BERDO’s micro-credit programme loans out sums starting from Tk 5000 upto Tk 20000 to disabled individuals and females, at an annual interest rate of 12.5%. BERDO itself takes this money on loan at an interest rate of 4.5% per annum. The remaining amount goes towards transaction costs. Repayment starts from the week after and the loan has to be repaid in 45 instalments. Allowances have been made taking into account personal emergencies and BERDO expects its debtors to return the sum in 52 instalments (a years’ time). A first time debtor is eligible for a loan of Tk 5000.
People put these amounts to a variety of uses: they start small scale retails shops, tea-joints; sell vegetables from door-to-door; rear chickens and ducks; and buy rickshaws and nachiman gaadis (hand-started, motor-driven carts). For some, these loans present an opportunity to earn more, save and to accumulate assets – a step towards upward mobility. For others, the whole micro-credit cycle is a defensive strategy to cope with penury, a mechanism to ensure that they meet their day-to-day expenses.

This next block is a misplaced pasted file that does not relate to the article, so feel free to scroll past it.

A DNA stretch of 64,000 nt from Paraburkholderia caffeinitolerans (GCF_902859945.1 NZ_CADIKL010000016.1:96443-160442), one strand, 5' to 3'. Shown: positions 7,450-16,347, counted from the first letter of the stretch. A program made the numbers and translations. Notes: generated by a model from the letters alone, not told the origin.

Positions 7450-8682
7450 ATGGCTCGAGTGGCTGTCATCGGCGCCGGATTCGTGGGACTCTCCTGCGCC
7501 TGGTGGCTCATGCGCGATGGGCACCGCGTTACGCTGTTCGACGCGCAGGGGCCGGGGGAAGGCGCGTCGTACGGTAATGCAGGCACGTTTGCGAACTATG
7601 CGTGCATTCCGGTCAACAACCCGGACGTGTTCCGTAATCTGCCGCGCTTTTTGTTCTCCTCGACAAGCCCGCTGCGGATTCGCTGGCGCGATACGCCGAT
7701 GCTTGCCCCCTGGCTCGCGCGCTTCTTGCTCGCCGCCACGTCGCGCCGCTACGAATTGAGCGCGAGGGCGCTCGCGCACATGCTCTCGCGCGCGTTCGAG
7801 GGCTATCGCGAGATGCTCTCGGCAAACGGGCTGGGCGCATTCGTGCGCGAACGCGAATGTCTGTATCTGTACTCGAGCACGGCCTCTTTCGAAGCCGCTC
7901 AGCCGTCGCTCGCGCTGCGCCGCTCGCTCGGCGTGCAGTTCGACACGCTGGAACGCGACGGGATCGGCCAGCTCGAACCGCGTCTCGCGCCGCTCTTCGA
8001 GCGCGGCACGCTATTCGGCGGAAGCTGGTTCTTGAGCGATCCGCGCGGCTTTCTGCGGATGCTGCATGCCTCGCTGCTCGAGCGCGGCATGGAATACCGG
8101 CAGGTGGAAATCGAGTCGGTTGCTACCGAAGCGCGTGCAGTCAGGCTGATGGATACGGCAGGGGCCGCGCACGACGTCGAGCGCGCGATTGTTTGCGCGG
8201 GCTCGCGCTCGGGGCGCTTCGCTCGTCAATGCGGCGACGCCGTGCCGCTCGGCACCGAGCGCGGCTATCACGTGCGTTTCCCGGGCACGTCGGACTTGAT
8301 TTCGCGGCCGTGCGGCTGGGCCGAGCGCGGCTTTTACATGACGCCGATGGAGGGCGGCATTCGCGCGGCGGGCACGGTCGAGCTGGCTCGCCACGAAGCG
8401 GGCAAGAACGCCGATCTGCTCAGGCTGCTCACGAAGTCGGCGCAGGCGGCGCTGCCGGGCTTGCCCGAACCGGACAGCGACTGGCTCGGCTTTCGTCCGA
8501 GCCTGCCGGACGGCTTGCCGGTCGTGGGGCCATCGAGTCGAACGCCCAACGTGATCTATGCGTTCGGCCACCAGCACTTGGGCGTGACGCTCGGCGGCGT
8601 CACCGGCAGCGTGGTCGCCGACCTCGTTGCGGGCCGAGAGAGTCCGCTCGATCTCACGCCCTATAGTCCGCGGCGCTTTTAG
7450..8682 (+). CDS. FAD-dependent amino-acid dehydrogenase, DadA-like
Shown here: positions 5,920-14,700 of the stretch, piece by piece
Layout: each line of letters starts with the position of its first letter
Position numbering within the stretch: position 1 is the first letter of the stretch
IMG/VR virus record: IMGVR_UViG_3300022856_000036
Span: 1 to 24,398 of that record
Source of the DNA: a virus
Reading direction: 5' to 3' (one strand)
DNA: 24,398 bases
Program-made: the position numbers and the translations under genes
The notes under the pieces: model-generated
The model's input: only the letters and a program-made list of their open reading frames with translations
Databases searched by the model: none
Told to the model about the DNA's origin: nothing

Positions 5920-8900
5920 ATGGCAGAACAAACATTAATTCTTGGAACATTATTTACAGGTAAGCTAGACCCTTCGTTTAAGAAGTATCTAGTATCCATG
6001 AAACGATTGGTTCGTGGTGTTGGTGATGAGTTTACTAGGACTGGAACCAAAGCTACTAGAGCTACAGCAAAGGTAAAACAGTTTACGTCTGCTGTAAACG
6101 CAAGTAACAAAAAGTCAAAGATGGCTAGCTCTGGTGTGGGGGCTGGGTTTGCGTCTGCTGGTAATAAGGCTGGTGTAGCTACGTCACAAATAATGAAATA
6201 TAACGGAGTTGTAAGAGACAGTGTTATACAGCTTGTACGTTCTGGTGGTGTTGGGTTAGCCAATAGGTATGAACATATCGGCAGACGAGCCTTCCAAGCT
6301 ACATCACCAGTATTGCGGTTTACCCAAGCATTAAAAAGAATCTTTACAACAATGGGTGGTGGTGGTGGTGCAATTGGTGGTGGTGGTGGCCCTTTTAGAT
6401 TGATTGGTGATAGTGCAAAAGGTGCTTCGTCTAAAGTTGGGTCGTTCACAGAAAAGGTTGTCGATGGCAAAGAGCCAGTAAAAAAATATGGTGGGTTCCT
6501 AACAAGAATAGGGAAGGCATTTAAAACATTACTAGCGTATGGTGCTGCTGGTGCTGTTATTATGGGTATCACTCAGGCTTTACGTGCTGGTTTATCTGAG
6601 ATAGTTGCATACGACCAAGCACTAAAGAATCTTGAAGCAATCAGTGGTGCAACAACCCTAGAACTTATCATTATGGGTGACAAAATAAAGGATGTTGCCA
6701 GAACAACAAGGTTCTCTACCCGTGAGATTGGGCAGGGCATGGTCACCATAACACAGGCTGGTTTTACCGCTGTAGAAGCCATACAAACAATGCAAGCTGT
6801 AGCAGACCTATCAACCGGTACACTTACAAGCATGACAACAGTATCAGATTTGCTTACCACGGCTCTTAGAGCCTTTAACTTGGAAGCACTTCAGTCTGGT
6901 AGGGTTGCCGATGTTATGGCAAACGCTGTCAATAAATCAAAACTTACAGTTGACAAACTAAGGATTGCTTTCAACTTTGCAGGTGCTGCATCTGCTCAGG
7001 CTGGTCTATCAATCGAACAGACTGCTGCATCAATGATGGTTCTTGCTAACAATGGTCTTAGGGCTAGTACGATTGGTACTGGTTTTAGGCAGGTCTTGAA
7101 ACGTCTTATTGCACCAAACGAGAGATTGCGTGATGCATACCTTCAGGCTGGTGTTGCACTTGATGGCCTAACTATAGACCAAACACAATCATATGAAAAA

Sidr, the cyclone that devastated Southern Bangladesh has pushed repayment rates down from a perfect 100% to 99.7% for disabled individuals and 98.4% for females. A debtor mentioned that a few NGOs had had to shelf their micro-finance initiatives – such was the impact Sidr had on repayment rates. BERDO and its loanees have managed to keep their heads above water. She also revealed that she had paid no instalment for a period of four months, a proposition that BERDO was alright with. Most importantly perhaps, she mentioned that the loan in itself (and the weekly instalments) did not feel like an additional burden in the aftermath of Sidr. And that at no point of time did she rue the fact that she had taken a loan.
Posted By Abhilash Medhi
Posted Aug 31st, 2009